How to Be a Genius, via Piotr Wozniak

You must clarify your goals, gain knowledge through spaced repetition, preserve health, work steadily, minimize stress, refuse interruption, and never resist sleep when tired.

That's from this thoroughly interesting article in Wired profiling psychologist Piotr Wozniak about memory, SuperMemo, achievement, foreign language acquisition, and more.

3 Responses to How to Be a Genius, via Piotr Wozniak

  1. Thanks, Ben, I had read this article, but forgot about it.;-)

    So Wozniak winnows written material down to the type of discrete chunks that can be memorized, and then schedules them for efficient learning.

    I wondered what is the purpose of all this learning if in a lifetime one can acquire “only” a few million new items, and there are roughly “only” 24,000,000 waking minutes in a 70-year life.

    If I turned over my mental life to a computerized system, and refused to be pushed around by random inputs and requests, I wouldn’t have a social life, much less a sex life.

    For me, the sacrifice of “turning your back on every convention of social life” is too great a cost for supposed “radically improved intelligence and creativity”.

    I’m surprised Wozniac can maintain a marriage under the rigors of such an extreme approach.

    As a young autodidact, I found that in memorizing either vocabulary words from the dictionary, or the binomial nomenclature of plants, five oral repetitions accompanied by simultaneous visualization of the words or plant names was enough to imprint an eidetic memory (extraordinarily accurate and vivid recall) of the data.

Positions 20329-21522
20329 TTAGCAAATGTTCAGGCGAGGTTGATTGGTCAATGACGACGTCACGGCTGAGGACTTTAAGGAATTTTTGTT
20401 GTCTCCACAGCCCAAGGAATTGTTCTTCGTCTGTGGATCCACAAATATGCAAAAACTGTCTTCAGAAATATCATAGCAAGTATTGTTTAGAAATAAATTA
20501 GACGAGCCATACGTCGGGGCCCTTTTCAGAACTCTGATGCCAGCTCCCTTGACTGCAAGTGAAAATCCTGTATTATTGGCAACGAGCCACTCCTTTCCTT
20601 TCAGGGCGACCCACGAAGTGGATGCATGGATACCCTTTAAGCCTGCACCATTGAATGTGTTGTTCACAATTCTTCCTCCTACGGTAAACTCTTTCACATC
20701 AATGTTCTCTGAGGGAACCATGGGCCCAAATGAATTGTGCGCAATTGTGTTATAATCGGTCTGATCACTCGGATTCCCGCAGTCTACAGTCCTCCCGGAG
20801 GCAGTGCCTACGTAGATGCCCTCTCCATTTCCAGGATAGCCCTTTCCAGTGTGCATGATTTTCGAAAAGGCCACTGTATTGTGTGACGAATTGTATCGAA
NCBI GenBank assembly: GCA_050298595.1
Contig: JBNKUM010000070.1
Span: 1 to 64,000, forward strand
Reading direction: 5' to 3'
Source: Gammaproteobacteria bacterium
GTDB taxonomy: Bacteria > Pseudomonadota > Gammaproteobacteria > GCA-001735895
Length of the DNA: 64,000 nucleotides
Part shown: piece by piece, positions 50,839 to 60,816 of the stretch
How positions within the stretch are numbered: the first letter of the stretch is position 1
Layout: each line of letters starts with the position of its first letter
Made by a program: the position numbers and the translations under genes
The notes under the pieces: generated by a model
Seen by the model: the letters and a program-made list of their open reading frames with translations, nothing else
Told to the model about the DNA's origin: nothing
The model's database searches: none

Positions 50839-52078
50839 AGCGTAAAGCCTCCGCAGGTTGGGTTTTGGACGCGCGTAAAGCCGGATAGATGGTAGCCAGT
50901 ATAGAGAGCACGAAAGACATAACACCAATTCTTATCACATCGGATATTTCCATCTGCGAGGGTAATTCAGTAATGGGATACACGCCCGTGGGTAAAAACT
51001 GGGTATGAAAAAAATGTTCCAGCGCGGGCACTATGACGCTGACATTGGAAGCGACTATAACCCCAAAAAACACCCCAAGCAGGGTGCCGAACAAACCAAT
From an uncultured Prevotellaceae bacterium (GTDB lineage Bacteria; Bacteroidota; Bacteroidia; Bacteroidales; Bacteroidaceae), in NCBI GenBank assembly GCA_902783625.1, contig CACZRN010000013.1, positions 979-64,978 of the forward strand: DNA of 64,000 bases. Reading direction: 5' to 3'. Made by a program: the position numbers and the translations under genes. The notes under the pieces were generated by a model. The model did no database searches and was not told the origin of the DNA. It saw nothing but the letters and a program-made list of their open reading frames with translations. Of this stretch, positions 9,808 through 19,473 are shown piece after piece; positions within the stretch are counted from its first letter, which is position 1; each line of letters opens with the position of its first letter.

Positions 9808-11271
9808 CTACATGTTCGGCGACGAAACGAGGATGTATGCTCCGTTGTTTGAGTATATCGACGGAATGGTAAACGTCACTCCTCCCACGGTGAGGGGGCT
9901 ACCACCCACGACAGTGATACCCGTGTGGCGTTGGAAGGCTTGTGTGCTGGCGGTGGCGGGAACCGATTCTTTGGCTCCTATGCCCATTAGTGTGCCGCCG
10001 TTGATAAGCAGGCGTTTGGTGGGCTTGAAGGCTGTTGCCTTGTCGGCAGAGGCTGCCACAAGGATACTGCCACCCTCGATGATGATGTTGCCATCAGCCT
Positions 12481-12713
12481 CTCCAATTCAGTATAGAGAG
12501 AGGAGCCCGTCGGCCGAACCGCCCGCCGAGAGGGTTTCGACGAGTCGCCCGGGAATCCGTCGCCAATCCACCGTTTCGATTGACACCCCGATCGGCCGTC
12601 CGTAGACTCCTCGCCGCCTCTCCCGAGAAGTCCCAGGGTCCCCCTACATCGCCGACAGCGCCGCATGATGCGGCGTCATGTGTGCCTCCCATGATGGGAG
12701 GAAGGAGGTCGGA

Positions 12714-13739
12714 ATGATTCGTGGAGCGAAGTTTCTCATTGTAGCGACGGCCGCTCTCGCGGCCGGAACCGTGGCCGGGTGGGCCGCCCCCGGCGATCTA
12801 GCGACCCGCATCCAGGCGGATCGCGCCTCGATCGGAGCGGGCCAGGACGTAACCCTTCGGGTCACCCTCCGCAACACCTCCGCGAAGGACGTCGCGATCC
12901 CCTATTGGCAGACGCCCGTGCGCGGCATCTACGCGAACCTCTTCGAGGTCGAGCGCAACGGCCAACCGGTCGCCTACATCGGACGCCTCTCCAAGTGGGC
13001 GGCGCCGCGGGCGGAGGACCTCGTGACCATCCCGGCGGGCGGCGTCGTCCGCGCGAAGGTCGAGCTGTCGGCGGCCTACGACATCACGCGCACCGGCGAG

Many years later I can still retrieve them instantly.

    (But I can’t find my glasses.)

    When I’m brewing up some ayahuasca, I do want to be sure that it’s psychotria viridis that I’m mixing with my Banisteriopsis caapi, but I never use lists for memorization.

    I simply deploy my memory technique at the moment I encounter a new word or a new plant, and it still works.

    Of course, this is anecdotal evidence, but I live life far too randomly to ever submit to a scheduled regimen of self-improvement (if that’s really what it is) like Wozniak’s.

  2. DaveJ says:

    There is no question that remembering better and more can make us more effective, but the “genius” terminology is very misleading. Genius is in how you use what you do know.

    Nevertheless, I like the ideas here – the prospect of learning factual material in a way that is effective for the long term. I suspect that the approaches employed will work significantly better than undirected study even if you don’t dedicate your life to it.

  3. andres says:

    SRS is absolutely rewarding. I’ve been SRSing for longer than 1 year using the supermemo suggestions to consolidate memory.

    however… supermemo is by far the most disorganized piece of software ever written, it’s website is a pain in the butt as well. Most people use either free SRS like anki and mnemosyne

    I’m a bit sad that Cal from Study Hacks still has strong faith in paper cards, maybe you Ben can convince him lol

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